State Administrators

State administrators work with districts and schools in managing federal and state grant programs and implementing state policies and regulations.  Duties include planning and funding, providing technical assistance, monitoring and compliance, and reporting and evaluation.  

School climate improvements require support from staff at all levels, from the educators in the classroom to the administrators at the state level. State administrators have the ability to bring partners together and leverage resources to thoughtfully support districts and schools.

State administrators can be strong advocates for improving school safety, school environment, and school engagement in the ways they guide policy and implementation.

State administrators who focus on administering grant programs aimed at improving the learning environment as a whole or in its parts (environment, safety, or engagement) can provide specific guidance on measuring school climate and implementing evidence-based programmatic interventions. With their guidance, districts and schools can become empowered to make learning environment improvements. They also can work with other administrators and partners to consider how elements of safe, supportive learning environments;can be integrated into the work on the other grants and programs.

States can utilize school climate measurement systems to assess learning environments.

By assessing the perceptions of school climate, educators and education agencies can identify key issues in need of reform. Once needs are identified, data from school climate assessments can be used to set goals and priorities and choose programmatic interventions. When measured over time, school climate data can be a powerful tool to track progress toward goals. Data also can be used to compare and contrast schools with one another.

States can support the implementation of evidence-based programmatic interventions.

Once areas of need and improvement have been identified by school climate measurement systems, those data must be applied to make an informed decision about which programmatic interventions are most likely to improve student outcomes. State administrators can provided support for the following activities integral to the successful implementation of selected programmatic interventions:

  • Conducting professional development and training activities
  • Providing access to technical assistance and support
  • Conducting regular monitoring of progress throughout the year
  • Providing feedback about progress
  • Assessing needs of implementers and responding as needed

The planned and intentional application of evidence-based programs greatly increases the potential for positive student outcomes.

References

References goes here

 

Featured Resources

Summarizes a variety of lessons of administering the New York City School Survey and presents both the Research Alliance’s and the NYC DOE’s reflections about the process of improving the School Survey.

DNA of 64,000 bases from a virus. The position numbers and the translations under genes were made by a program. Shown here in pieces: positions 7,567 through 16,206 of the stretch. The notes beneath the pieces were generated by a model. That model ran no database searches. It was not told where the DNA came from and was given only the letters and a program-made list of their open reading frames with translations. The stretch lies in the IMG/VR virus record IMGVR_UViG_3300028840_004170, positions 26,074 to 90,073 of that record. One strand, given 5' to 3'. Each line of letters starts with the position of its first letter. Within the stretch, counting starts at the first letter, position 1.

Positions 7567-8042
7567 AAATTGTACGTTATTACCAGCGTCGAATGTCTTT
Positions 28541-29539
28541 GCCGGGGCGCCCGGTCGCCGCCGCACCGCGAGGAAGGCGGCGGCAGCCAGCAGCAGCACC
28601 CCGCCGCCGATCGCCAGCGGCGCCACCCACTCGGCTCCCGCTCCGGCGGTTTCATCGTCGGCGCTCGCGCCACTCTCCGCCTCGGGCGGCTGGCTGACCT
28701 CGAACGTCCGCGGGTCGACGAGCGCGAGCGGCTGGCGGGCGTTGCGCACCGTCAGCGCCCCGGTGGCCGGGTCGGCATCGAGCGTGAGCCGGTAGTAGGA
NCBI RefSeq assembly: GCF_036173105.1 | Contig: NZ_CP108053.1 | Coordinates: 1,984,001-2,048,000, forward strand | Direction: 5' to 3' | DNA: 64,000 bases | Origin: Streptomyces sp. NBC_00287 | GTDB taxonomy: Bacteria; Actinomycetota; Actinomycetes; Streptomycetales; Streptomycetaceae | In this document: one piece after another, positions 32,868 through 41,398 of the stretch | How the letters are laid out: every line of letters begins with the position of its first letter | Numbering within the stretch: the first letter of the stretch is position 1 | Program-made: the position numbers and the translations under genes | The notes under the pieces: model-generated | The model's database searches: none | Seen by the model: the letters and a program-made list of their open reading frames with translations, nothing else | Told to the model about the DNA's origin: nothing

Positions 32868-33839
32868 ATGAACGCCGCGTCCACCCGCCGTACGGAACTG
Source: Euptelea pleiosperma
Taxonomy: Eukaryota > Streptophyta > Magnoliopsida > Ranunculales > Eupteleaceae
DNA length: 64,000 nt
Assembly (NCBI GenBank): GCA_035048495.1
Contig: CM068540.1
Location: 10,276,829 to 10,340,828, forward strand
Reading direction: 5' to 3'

The Research Alliance for New York City Schools
Image of check box

Provides surveys for middle and high school students, their parents, teachers, instructional staff, non-instructional staff and administrators on a web-based platform. The surveys can be downloaded free of charge and provide user-friendly school climate reports back to users. Local education agencies administering the survey will be able to store the data locally on their own data systems.

U.S Department of Education

Presents findings for Michigan's Safe and Supportive Schools (S3) grant sponsored by the U.S. Department of Education. Contains grantee progress and highlights: 65% of schools reported improved school safety scores, 52% of schools reported a decrease in bullying, 30% of Safe and Supportive Schools received "Reward" status, and 70% of S3 2010 Priority schools moved off the Priority List. This final report also presents trends in statewide graduation rates over the course of the grant, previews key initiatives, and details lessons learned.

Michigan Department of Education
Cover page of Leveraging National Service in Your Schools toolkit

Presents a toolkit for superintendents, principals, and other education stakeholders to determine the best ways for them to leverage national service resources in schools. This toolkit helps stakeholders identify how national service resources can help meet schools' needs, match schools' needs to an AmeriCorps and/or Senior Corps program, and apply for Corporation for National and Community Service resources or partner with nonprofit organizations, institutions of higher education, city agencies or mayors' offices.

Corporation for National and Community Service
Healthy Students, Promising Futures

Contains information that references resources, programs, and services that support children's physical and mental health. Information is organized into five High-Impact Opportunity sections: helping eligible students and family members enroll in health insurance; providing and expanding reimbursable health services in schools; providing or expanding services that support at-risk students; promoting healthy school practices through nutrition, physical activity, and health education; and building local partnerships and participating in hospital community health needs assessments.

U.S. Department of Education
Screenshot of the first page of the Assessment 101 document

Supports State leaders’ understanding of assessments by first classifying and categorizing assessments, and then providing an overview of common terms used when choosing and utilizing assessments.

Julie Rowland Woods